Educators and Scholars (PART TWO)
These are some of the teachers of this generation and beyond who share the universal Black experience, and have catalogued those experiences in academic and practical terms, through their works and bodies of knowledge to lift Black humanity and indeed all humanity.
DR. MAULANA KARENGA
As a world-renowned scholar, prolific author and lecturer, university professor and master teacher, social scientist, community leader, brother and creator of Kwanzaa, The significance of Dr. Maulana Karenga and his work is not only that he created Kwanzaa, but that he presently walks among the people, while personifying a first hand meaning of Kwanzaa to the world through his teachings, his work and his worth. As a master teacher, Dr. Karenga is very particular when he articulates his written messages to the people–he does not need it to be edited, revised or altered in any way, for he delivers his messages carefully and masterfully. Whether he is expounding the significance of Kwanzaa, defining the meaning of the Nguzo Saba or working with the executive council on the mission statement of the Million Man March, Dr. Karenga always says what he means and reaffirms the good that emanates from the true values of Black people’s social and cultural traditions.
From birth, he was destined for greatness; he came into the world walking in the footsteps of great Black giants. According to him, his mother and father had the greatest impact on his life, along with his brothers and sisters. His father taught him intellectual discipline, and his mother reinforced that discipline by giving him a sense of justice and caring for people with a moral sensitivity for those who suffer.
Dr. Karenga said, “My father was a race man; he used to talk race all the time. We call it nationalism now.” In reading that statement, it is easy to understand why Dr. Karenga has spent his life in the pursuit of human excellence in general, and Black excellence in particular. He has sought to re-establish Black people’s proper place on the stage of human history through Kwanzaa, its seven principles–Nguzo Saba–and the Kawaida philosophy. He also founded the Organization “Us,” speaks five languages, holds two Ph. Ds., teaches Swahili and has written several books–many of them are required reading in Black Studies departments throughout the nation. In addition to his work in the Black community, Dr. Karenga is a university professor, former chairman at the California State University Department of Black Studies and a sought after speaker for his valuable contribution to the worldwide struggle for Black Liberation.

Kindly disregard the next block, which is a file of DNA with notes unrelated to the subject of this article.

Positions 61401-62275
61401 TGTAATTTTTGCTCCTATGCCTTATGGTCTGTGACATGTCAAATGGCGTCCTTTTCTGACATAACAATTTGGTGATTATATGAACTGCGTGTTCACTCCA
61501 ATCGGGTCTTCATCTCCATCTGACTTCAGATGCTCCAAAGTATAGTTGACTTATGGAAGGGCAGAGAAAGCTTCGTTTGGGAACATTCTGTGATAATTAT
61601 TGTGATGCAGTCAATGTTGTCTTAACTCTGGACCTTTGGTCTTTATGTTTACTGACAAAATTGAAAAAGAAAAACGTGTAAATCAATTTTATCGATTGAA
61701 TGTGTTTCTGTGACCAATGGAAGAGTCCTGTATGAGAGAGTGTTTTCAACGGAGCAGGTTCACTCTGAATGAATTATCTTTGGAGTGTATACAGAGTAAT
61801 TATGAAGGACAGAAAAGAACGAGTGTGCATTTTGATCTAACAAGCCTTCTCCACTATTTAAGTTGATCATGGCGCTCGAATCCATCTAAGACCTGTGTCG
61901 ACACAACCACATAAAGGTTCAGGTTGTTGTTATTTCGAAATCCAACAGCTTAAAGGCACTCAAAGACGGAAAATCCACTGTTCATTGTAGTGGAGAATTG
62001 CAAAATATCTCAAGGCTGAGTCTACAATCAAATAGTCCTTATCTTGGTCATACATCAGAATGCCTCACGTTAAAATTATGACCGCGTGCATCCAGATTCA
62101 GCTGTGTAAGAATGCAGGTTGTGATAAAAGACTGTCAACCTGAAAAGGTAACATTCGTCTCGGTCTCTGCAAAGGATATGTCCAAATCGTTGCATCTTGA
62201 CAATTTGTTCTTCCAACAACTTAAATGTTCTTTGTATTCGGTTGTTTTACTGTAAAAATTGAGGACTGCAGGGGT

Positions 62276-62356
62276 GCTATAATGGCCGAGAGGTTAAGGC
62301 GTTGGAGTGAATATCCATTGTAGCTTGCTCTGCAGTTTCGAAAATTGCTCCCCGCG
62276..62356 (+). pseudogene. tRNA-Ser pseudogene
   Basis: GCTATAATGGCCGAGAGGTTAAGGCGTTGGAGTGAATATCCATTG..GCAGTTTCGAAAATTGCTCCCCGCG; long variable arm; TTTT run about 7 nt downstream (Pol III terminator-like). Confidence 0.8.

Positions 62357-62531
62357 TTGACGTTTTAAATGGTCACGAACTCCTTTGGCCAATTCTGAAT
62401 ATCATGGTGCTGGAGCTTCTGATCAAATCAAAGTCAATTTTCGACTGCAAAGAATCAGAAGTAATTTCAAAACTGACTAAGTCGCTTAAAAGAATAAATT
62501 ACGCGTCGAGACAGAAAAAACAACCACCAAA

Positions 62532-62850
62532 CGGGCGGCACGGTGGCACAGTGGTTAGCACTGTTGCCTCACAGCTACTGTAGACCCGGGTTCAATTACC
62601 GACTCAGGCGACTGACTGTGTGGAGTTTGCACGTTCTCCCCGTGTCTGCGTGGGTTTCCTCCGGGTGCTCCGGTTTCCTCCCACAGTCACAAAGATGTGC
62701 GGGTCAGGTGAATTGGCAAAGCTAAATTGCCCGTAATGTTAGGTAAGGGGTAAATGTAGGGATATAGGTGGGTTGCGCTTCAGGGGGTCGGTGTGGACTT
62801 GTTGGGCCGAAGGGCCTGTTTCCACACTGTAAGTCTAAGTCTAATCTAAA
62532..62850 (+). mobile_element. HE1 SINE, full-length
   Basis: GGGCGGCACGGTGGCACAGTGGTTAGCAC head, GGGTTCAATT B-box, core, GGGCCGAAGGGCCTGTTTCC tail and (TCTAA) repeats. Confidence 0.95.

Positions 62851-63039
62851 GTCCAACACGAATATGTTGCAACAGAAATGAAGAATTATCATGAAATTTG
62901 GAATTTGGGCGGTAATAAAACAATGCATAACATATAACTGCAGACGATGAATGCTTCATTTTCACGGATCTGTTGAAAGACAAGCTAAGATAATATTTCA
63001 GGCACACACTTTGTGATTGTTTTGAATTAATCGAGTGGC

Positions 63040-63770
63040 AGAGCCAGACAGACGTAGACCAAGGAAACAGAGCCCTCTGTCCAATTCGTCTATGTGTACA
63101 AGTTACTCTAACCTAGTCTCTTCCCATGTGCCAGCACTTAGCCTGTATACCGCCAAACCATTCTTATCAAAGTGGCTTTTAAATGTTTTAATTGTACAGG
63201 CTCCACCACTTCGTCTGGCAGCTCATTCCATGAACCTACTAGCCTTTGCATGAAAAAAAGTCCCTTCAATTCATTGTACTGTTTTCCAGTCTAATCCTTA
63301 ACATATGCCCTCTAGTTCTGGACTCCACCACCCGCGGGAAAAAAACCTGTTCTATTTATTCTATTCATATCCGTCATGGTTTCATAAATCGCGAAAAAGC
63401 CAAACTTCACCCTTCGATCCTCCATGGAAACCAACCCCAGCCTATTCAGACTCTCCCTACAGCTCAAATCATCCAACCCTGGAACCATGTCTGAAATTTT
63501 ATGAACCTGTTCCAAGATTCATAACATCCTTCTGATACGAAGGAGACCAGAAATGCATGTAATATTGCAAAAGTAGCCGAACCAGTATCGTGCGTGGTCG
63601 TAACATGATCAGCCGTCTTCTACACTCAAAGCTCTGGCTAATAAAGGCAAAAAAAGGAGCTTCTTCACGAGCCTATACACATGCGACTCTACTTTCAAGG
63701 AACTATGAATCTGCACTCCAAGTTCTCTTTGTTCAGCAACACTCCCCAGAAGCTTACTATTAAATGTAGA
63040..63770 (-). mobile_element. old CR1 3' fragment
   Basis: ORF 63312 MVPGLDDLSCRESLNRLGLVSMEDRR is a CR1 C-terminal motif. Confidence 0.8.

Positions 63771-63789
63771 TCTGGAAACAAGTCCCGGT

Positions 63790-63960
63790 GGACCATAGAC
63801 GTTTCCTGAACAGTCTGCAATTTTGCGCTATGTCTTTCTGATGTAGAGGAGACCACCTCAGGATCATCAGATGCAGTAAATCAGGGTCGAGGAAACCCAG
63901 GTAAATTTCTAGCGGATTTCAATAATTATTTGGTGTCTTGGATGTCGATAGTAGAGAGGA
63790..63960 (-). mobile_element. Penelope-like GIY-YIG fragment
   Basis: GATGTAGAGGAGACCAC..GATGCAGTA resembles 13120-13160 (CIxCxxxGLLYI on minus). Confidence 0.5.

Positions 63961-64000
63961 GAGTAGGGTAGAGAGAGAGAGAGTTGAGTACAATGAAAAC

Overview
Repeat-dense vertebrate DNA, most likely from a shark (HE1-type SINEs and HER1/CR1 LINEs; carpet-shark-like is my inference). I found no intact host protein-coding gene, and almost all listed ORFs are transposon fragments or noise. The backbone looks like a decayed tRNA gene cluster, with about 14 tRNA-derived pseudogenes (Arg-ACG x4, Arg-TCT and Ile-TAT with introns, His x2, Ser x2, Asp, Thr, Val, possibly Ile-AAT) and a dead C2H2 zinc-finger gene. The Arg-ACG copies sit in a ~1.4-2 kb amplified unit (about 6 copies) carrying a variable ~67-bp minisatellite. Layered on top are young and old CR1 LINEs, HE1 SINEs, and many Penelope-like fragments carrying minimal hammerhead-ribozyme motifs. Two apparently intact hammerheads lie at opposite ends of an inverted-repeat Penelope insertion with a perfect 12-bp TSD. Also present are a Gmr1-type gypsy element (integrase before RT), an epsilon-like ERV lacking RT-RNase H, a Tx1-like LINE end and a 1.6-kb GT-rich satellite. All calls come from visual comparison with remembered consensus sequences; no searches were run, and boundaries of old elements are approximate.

The celebration of Kwanzaa has traveled to all corners of the earth and even though Dr. Karenga does not need governmental acknowledgement to validate his work, it is significant to note that his work has been officially recognized via the issuance of a United States Kwanzaa postage stamp, and at the beginning of the holiday celebration, the President of the United States officially recognizes Kwanzaa as an African American cultural celebration.
Though Kwanzaa is celebrated for seven days from December 26 to January 1, the essence of the celebration is to inculcate it into “our” daily lives throughout the year.
Dr. Karenga is a “genius in our midst.” He has taken the best of previous giants and has added to and crystallized their efforts, and created a workable cultural blueprint for Black people. In his teachings lay the spirit of Richard Allen, Nat Turner, Sojourner Truth, David Walker, Harriet Tubman, Denmark Vesey, Booker T Washington, W. E. B. DuBois, Marcus Garvey, Mary McLeod Bethune, Elijah Muhammad, Martin Luther King, Jr. and Malcolm X.
To mirror the ideals that he promotes, Dr. Karenga is lavish in his praise for those who are a constant source of his strength and ability to continue his work, especially for his wife and lifelong companion in the struggle, Tiamoyo, his partner in all things good and beautiful.
PROFESSOR CHARLES OGLETREE
Charles J. Ogletree, Jr. is the Jesse Climenko Professor of Law at Harvard Law School and the associate dean for clinical programs who trained President Barack Obama and Michelle Obama to become lawyers. He is a leading authority on civil rights and the author of several books including “All Deliberate Speed: Reflections on the First Half-Century of Brown v Board of Education,” a historical memoir. Ogletree was also appointed as the director of Harvard’s Charles Hamilton Houston Institute for Race and Justice in honor of its namesake, the visionary lawyer who guided the Brown v Board of Education and was Justice Thurgood Marshall’s mentor.